Washington SpongeBob SquarePants and characters like him should promote only healthy food for kids, a panel of scientists said Tuesday.
Food marketing strongly influences what children eat, the Institute of Medicine said in a comprehensive review of scientific evidence on the issue.
Overwhelmingly, food and drinks marketed to kids are high in calories and low in nutrition, the report said.
"It's putting our children at risk," said panel member Ellen A. Wartella, psychology professor at the University of California, Riverside.
The report said the food industry should spend its marketing dollars on nutritious food and drinks - and that characters such as SpongeBob, animated star of the Nickelodeon cable TV network, should endorse only good-for-you food.
Some children's advocacy groups said the recommendations don't go far enough and called for a ban on junk food marketing to children.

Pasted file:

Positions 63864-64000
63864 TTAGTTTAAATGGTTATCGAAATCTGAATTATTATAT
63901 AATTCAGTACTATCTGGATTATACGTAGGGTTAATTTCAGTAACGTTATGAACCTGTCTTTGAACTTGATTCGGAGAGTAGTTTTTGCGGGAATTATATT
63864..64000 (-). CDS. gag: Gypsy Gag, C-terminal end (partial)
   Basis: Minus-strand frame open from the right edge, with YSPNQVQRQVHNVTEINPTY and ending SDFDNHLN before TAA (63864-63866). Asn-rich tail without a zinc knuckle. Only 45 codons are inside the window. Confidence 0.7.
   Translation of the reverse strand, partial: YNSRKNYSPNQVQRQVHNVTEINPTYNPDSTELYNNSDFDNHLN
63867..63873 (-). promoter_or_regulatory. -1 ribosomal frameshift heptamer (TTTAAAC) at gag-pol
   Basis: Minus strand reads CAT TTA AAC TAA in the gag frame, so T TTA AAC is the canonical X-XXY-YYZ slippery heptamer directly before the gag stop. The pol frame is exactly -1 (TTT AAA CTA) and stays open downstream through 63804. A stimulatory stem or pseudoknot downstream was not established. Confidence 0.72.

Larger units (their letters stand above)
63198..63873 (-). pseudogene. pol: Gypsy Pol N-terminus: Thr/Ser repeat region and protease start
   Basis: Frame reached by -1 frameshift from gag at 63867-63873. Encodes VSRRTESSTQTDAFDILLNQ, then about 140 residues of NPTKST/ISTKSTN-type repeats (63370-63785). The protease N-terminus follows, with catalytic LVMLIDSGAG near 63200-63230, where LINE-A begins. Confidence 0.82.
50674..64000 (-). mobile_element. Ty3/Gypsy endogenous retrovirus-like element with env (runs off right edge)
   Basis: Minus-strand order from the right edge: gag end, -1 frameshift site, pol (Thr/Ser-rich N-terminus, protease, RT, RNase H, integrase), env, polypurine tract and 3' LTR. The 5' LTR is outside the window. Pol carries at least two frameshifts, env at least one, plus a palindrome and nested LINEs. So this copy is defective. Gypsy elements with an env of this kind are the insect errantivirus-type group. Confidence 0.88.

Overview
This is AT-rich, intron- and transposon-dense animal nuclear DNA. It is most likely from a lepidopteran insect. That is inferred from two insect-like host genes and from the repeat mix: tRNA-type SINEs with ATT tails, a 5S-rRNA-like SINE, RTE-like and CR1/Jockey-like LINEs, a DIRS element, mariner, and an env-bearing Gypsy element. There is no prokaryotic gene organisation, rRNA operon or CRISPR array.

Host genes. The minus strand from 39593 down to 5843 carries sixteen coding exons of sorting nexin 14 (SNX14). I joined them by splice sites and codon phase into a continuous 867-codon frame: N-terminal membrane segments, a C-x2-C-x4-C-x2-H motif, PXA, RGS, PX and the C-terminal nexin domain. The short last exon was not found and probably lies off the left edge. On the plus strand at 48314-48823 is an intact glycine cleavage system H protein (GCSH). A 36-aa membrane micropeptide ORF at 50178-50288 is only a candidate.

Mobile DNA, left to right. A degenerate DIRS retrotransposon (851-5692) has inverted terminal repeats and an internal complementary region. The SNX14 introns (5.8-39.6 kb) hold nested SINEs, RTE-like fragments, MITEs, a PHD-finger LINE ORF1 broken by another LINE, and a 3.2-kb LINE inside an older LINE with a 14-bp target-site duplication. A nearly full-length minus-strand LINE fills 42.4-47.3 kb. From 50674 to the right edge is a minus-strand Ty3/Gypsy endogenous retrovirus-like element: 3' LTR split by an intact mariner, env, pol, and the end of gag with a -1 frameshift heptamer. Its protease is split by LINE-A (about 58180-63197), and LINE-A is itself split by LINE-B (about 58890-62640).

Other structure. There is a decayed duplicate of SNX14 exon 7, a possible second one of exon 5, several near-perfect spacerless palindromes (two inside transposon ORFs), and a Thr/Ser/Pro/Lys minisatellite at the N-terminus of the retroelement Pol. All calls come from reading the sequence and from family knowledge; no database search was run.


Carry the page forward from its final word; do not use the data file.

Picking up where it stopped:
"If marketing to children affects their food choices, then it's time to stop marketing to them," said Susan Linn, a psychiatry instructor at Harvard Medical School who helped found the Campaign for a Commercial-Free Childhood.
The report said evidence is limited on whether TV advertising directly causes obesity in children. Still, the evidence was compelling enough to call for a concerted effort to change the nature of foods being marketed to children, panel members said.
The panel said marketing has grown more sophisticated, evolving beyond TV commercials to Internet games, coupons and store events, placement in supermarkets and organized word-of-mouth campaigns.